You Me At Six’s newest release, Cavalier Youth is a tough grade to give. One the one hand, it has some of the absolute best written pop songs that I’ve heard in years. On the other, several songs feel extremely generic, almost as if B-sides were needed to get the album through production. You Me At Six have put together an extraordinarily varied package that will hit the listener differently depending on what style of rock they prefer.
Cavalier Youth is a highly energetic album that has perhaps the best opening half I have heard on a pop album since Fall Out Boy’s Infinity On High. The first four songs are bold, powerful and worth the price of admission on their own merit. They’re incredibly well written and ready to dominate any and all radio stations.
Vocalist Josh Franceschi absolutely pushed himself to the limit with an impressively wide range of notes that rival that of 30 Seconds to Mars vocalist Jared Leto. While the guitars are well written and memorable, what really shines through is drummer Dan Flint. He’s one of the more impressive drummers I’ve heard in a long time, often overpowering the songs with varied tempos that range from militaristic snare rolls (“Forgive and Forget”) to thundering tremors (“Room To Breathe”).
While the end of the album comes back on top, the middle section reeks of a generic sound that I personally associate with bands like Three Days Grace. If that happens to be what you dig though, you may find some magic in this section of the record that I myself do not. Personally though, I found Cavalier Youth to go from a full on sprint to a winded jog rather quickly, huffing away sorely in the middle before it came back with an extremely catchy final half.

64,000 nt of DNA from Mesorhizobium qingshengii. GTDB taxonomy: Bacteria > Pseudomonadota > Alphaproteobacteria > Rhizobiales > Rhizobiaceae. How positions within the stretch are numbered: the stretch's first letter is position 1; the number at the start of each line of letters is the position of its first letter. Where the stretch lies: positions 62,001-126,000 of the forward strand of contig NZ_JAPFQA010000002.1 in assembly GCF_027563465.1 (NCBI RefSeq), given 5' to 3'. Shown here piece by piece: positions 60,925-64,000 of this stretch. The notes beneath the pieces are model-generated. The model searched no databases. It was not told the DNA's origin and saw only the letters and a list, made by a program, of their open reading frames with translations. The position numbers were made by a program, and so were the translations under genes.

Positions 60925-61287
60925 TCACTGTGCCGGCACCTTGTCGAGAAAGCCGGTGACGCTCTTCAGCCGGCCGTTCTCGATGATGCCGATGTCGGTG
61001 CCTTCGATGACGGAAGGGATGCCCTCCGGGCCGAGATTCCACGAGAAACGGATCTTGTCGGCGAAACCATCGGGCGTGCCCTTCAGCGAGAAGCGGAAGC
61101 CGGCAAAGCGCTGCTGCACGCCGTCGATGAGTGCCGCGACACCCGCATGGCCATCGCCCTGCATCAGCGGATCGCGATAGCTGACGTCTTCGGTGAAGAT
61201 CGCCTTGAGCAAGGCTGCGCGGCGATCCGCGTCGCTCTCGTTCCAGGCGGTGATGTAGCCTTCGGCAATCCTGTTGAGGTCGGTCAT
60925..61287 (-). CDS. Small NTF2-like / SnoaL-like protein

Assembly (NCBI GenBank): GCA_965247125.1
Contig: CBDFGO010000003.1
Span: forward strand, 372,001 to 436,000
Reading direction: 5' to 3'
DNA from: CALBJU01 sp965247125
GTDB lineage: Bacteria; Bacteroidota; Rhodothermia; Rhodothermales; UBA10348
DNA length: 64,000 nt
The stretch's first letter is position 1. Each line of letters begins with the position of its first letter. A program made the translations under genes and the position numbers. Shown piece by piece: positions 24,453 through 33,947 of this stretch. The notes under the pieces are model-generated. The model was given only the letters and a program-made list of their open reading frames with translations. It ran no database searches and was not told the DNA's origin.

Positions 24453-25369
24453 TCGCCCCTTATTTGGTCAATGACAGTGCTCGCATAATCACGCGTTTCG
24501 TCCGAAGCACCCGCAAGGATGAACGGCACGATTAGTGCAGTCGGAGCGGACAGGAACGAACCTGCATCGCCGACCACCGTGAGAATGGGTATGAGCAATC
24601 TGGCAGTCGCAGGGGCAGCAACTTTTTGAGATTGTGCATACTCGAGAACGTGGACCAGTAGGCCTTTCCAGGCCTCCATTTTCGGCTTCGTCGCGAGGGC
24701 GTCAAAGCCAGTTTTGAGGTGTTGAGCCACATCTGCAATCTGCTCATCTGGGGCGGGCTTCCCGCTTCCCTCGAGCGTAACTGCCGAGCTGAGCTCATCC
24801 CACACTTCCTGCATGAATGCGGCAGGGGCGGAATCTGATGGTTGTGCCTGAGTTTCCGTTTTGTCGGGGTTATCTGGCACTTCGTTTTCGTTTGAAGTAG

“Lived a Lie” is in incredibly powerful song with a racing chorus that simply demands to be a standard at live shows. “Fresh Start Fever” is a dark, fast song that sounds like a forgotten track from Panic! At the Disco’s more macabre sounding songs. “Be Who You Are” is the softest and shortest song on the record, that begins to fade out almost as soon as it really begins, but is so hypnotically gorgeous as it blends the slide of electric over an acoustic guitar.
You Me At Six show that they’re profound musicians, able to write music that by most standards should make them a household name. Cavalier Youth can have both ups and downs depending on your particular tastes, and can disappoint if you expect the first half to carry the entire album.
Although it isn’t perfect by any means, this is an album that you should be listening to. Each bridge and chorus will keep you guessing, touches most styles of rock and has impressive vocals that never stop pushing themselves. You Me At Six haven’t created the definitive pop album, but they’ve put together something that pushes every boundary around them as much as they can.
by Kyle Schultz